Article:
Written by Paul Maher
Sometimes building a business just takes time
Just as Positive completed its first decade in business, something odd happened. Our sales pipeline went ballistic. We didn’t predict it. With a pandemic raging, we did not prepare for such good news. After all, several larger agencies reported negative growth. Many would have argued that we would do the same.
Over the last three months a succession of the highest calibre prospective clients this business has ever seen lined up to ask for help. These include a $multi-billion identity tech firm, a pre-IPO hotshot out of Seattle, a future British tech unicorn and one of the world’s largest sustainable high-tech manufacturers. What’s more, we closed every single one of these prospects.
What is going so right?
So, like any extremely grateful management team, especially in an era where digital tools allow so much measurement, we asked ourselves: ‘What are we doing so right?”. The answer was not what we expected.
The signals were going in the right direction. We knew our blogs are well read and we often received compliments on our writing style. We were also seeing a lot of movement in the tech industry, which tends to see job changes more often than most. But these were not particularly unusual trends.
After a lot of soul-searching, we came to the conclusion that just being around and being recognised, more and more as an award-winning team with fresh ideas, wins out in the end. It seems like the organic route of winning pitches, one-by-one – more recently from the largest independent agency in Europe and several of the runners up – all adds up. Word gets around and that gets us on the shortlist. But that is never enough. It can explain the interest, but not the wins.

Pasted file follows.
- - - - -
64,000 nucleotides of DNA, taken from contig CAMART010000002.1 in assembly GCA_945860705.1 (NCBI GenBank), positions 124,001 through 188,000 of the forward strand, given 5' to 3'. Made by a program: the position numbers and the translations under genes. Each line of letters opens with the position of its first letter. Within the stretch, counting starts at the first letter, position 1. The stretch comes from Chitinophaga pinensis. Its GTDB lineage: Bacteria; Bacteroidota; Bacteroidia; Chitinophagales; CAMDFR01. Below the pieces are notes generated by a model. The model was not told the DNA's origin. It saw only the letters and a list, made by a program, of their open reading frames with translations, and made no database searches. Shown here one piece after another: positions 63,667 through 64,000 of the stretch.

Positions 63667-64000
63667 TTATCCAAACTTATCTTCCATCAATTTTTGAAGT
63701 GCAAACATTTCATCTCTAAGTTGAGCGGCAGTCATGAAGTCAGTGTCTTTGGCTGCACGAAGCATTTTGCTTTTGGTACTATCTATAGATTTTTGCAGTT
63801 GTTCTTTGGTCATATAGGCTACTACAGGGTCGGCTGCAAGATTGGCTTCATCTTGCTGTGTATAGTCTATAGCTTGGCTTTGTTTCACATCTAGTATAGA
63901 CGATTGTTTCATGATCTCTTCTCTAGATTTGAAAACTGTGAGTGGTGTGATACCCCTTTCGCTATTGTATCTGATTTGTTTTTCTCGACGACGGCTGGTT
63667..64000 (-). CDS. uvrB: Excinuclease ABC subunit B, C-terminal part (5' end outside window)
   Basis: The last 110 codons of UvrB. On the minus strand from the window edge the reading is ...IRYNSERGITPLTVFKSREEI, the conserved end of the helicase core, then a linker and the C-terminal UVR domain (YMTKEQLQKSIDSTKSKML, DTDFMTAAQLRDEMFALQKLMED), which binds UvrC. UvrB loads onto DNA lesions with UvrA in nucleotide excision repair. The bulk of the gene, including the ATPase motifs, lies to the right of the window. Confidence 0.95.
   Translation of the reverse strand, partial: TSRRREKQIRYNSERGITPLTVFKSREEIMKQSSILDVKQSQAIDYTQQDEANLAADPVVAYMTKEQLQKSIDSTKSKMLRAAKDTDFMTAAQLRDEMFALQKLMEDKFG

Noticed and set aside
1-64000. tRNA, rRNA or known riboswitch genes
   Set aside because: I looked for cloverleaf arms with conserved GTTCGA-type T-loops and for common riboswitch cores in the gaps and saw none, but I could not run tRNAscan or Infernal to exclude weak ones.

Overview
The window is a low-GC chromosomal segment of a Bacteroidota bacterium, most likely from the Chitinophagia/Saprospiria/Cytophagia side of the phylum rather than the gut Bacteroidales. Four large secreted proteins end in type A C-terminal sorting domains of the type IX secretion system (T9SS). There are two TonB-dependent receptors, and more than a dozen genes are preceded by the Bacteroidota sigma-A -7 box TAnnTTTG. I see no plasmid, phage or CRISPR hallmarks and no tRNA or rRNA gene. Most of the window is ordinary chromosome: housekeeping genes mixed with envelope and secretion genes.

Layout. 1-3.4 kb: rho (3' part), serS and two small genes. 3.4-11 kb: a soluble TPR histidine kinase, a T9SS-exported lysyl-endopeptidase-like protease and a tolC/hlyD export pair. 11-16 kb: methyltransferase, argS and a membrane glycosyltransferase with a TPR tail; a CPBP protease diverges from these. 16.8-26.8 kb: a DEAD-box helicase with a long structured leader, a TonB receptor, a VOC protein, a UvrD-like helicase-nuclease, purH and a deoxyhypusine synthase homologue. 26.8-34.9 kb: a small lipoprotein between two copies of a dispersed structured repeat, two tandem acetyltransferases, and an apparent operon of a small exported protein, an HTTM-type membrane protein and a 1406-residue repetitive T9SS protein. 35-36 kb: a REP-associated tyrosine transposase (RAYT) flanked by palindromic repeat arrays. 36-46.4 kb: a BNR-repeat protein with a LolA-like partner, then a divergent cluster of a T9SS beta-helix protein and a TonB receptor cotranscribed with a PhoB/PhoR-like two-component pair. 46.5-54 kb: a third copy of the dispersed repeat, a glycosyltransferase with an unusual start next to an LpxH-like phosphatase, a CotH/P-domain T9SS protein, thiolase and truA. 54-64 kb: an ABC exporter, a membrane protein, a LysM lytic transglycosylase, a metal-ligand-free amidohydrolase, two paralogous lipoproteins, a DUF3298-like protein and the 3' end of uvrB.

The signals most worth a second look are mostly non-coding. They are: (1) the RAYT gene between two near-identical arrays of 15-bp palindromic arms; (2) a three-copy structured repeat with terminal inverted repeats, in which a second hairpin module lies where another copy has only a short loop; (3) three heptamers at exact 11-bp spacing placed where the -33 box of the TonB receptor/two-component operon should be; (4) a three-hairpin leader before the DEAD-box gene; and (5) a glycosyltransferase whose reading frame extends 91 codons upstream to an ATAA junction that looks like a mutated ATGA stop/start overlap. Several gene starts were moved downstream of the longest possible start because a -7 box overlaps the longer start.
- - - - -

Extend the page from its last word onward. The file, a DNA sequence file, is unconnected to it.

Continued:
Is scrappy over for us?
We do not want to sound immodest. We know the team here fights every day for our clients in the frontline of PR, for coverage, on the websites, and in the campaigns of clients for awareness and interest in the hearts and minds of prospects. So first among the values in our V2MOM statement are: ‘audacious, tenacious, curious and creative’. Our US clients call this ‘scrappy’.
We were very concerned that in growing the business, making the half dozen hires we have made in the last six months, planning for more, and expanding to larger clients, would make us lose our scrappy. Thankfully it has not, yet. And it is this retention of core values which makes us more grateful than ever for Mr Benioff sharing the V2MOM methodology.
We have deployed this methodology for the last seven years we have been in business and it has never had greater value. It seems that, thanks to the foundations we laid half a decade ago, our time is now, and the lesson for us is that consistent work over time breeds success; despite the ‘get rich quick’ view many have of tech, thanks to the massively-priced IPO follies of today.
When it comes to world-class content and awareness generation, it helps to have a few ‘miles on the clock’. But to be clear, our scrappy attitude is going nowhere. A brand-new US client sent a weekend note this month
“I really appreciate the ideation you’re bringing to the table on this. You’re pushing us, and you should.”
Sometimes slow and steady, even in tech, wins the race.